Most of us live in a media saturated world. Television, radio, newspapers, books, magazines, the internet, and social media fill the daily lives of most individuals.
Psychologists have been interested to investigate whether these media influences have an effect on our behaviour, particularly aggressive behaviour. Any form of communication can be defined as 'media; new media is apparent in the technological advances in gaming. Computer games can be defined as a game played on a screen, using a mouse, keyboard or handheld controller. Computer games such as those played on the Xbox and Play Station have become a chief source of entertainment for many individuals, especially those in younger age groups. Psychologists investigating the influences on behaviour of these computer games have produced three main theories:
Desensitisation theory proposes that with continual exposure to a stimulus our responses to that stimulus are decreased. Therefore, if aggression is presented to us on a daily basis, there is reduction in our response to the aggression. Under normal circumstances the sympathetic nervous system switches on in response to witnessing violence or aggression. Heart rate increases, adrenaline is released and this physiological stress response causes a desire to remove ourselves from the object. Viewing aggression will cause an initiation of this evolved 'fight or flight' response. This response was adaptive for our ancestors and helped keep them alive.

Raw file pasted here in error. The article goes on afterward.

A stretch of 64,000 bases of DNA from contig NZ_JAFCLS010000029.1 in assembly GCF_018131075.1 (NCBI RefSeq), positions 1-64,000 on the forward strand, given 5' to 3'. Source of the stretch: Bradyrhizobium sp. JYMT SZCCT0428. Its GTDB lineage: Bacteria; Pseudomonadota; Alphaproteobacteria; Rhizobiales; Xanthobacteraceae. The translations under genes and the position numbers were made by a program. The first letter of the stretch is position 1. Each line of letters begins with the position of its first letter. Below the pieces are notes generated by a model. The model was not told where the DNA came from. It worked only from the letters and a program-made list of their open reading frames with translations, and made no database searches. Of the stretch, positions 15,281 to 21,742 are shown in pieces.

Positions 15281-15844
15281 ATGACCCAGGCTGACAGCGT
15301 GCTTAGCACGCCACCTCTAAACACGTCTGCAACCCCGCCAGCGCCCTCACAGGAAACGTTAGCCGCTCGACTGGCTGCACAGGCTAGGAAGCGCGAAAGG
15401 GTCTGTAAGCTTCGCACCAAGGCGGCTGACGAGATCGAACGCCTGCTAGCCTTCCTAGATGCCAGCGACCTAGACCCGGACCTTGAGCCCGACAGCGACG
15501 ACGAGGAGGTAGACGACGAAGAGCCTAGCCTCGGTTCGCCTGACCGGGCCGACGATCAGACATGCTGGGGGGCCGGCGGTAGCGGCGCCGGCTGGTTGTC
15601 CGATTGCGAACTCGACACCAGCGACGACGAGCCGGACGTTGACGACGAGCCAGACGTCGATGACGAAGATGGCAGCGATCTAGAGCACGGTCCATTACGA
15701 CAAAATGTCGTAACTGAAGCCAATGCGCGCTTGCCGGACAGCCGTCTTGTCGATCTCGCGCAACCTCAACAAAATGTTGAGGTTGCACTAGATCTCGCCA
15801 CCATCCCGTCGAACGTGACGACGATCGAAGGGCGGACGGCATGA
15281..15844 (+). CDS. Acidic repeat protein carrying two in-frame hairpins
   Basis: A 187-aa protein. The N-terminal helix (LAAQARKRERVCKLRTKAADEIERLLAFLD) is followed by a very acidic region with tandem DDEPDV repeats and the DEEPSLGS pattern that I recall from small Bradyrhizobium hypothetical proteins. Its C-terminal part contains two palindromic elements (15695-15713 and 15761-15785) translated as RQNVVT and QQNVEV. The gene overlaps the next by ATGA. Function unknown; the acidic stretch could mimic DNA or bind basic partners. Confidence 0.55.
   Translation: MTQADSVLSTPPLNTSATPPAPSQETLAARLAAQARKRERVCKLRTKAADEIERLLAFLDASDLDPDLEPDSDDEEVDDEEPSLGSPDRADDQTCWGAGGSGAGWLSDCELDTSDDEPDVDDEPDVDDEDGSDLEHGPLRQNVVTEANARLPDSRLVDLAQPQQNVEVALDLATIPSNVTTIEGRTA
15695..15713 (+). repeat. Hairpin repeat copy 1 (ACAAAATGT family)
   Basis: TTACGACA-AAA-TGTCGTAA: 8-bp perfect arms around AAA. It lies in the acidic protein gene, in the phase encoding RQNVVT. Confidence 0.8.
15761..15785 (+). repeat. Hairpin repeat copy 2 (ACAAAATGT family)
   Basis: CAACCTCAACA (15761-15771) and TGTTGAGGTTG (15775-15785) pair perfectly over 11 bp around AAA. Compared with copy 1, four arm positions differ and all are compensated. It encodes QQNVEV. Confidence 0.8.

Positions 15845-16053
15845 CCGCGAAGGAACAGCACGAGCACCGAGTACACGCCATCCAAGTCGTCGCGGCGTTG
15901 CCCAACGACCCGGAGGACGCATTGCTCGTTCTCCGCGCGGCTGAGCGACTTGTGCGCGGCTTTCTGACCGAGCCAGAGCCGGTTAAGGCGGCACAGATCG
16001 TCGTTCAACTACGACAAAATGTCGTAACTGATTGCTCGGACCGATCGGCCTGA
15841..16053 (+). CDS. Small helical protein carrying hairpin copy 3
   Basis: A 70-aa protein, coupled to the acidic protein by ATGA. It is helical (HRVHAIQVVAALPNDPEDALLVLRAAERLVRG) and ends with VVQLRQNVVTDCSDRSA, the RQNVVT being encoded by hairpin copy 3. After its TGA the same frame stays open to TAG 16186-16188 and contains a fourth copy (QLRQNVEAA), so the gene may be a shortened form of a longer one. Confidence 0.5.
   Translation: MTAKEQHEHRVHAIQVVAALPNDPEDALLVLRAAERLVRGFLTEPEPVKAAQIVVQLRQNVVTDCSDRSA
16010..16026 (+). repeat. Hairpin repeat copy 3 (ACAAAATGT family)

However, it was also adaptive for our ancestors to become accustomed to environmental stimuli that were frequently encountered. For instance, some tribes have become tree dwellers for their own safety. On the face of it living high in the trees would seem a stressful and frightening experience, but these tree dwellers have become desensitised to the fear element of living in the treetops. Psychologists have proposed that desensitisation can therefore also provide an adaptive response to the environment.
Today our environment consists of a media saturated world, and violence and aggression are often present in news reports. However, violence is also a feature of many computer games. Psychologists propose that desensitisation as a response to violence viewed in computer games can have a negative effect. Individuals may not respond to real aggression with any physiological arousal, such as that associated with fear. The result of this effect is that individuals may be more likely to accept violence and aggression and may be more likely to respond violently and aggressively when presented with the opportunity to do so.
To read about the other Media Influences, click here.
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